As a doctor for children, I often talk about sleep during wellness and sick visits.
Sleep is an important life skill. It teaches children how to calm themselves and rest. Parents have an important role in helping children to healthy sleep habits. Improved amount and quality of sleep affect children’s behavior and abilities to think.
Below I will discuss some tips that parents can practice for healthy sleep habits.
- Decide with your family when is a good time to start sleep training.
- Decide how many hours of sleep your children need. Infants sleep for 12-14 hours. Hours decrease gradually as children get older. On average, children need 10 hours of sleep. If they nap during the day, do not forget to account for nap time to the total daily sleep time. For example; 2 hours nap in the afternoon will leave your children with only 8-10 hours of sleep at night. That can be a reason why children go to bed late at night or wake up very early and refreshed.
- Talk to your children about (tonight’s plan). For example “we will take a bath, read a story, and then it is bedtime”. Change the language based on your children’s understanding. Young children would benefit from (first…then strategy). For example “first we take a bath then we read a story”. Use picture books to share stories about sleep.
- Use a reward system. Rewards can be increased or spaced out. Rewards can be an activity the children will enjoy, for example spending play time with parents, or reading a favorite book together.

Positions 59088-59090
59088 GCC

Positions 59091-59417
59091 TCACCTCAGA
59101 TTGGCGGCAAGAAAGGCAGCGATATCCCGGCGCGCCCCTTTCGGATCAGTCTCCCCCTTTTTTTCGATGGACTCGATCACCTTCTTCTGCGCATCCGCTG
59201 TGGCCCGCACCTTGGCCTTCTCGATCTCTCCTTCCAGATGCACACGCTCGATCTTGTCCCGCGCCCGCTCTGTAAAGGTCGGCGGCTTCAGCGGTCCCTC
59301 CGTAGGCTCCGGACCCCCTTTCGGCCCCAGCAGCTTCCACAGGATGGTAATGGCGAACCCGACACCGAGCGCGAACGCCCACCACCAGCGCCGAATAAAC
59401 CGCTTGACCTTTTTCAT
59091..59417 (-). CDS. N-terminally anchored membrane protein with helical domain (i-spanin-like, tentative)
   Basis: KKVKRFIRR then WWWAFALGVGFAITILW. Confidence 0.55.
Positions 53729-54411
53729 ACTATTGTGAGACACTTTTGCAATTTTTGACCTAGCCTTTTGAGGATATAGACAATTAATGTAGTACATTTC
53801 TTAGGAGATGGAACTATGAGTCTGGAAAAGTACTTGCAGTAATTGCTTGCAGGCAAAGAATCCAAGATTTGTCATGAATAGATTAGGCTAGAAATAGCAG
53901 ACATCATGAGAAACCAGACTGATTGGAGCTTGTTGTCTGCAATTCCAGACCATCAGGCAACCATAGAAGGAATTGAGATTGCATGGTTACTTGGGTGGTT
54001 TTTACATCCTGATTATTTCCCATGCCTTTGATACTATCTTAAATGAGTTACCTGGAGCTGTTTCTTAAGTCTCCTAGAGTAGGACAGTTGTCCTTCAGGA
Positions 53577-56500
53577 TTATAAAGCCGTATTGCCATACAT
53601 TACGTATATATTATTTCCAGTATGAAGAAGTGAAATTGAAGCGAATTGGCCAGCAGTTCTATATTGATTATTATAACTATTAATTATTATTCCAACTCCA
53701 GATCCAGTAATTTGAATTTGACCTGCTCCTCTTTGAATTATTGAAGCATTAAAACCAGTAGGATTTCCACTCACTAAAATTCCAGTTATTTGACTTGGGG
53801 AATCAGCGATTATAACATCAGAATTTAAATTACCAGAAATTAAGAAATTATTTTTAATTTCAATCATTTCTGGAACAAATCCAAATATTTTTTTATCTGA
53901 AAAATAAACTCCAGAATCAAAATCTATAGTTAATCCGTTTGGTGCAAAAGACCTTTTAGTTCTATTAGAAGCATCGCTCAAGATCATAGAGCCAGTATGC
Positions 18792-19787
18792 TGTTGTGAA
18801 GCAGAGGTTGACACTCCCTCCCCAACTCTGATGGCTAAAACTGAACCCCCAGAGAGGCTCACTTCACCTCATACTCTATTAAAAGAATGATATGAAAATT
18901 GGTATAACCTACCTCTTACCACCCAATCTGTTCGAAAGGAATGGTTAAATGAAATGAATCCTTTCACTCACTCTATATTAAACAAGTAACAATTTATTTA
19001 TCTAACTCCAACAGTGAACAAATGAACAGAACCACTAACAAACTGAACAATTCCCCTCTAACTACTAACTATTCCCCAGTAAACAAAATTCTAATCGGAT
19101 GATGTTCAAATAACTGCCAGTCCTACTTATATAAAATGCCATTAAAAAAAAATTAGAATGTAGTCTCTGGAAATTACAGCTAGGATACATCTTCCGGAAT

- Do not get discouraged quickly if some attempts are not successful. Experimenting is a key. Some plans do not work the first time or at all. Try different things. For example, some children may prefer bedtime stories and some may prefer bedtime song. Other different options parents can try; white noises, a night light, a security object/blanket or all of them.
- Avoid high affect games or TV before bedtime. Bath and stories can help to relax your children.
- Remind your children that bedtime is soon. For example “5 more minutes to bedtime”. Some children do not tolerate transitions quickly. You can use a fun or colorful alarm clock as a reminder.
- Increase their Melatonin Dark room, with no TV or electronic devices.
- Create sleep associations. Children like their routines. It is ideal if they go to sleep in similar conditions every night (same bed, room, lights off etc.).
- For younger children, put them to bed semi-awake. Allow time for them to calm themselves. This way they learn to go back sleep if they woke up the middle of the night.
- If your children cry in the middle of the night, attend to their needs. Comfort them, but avoid picking them up or bringing them to your bed.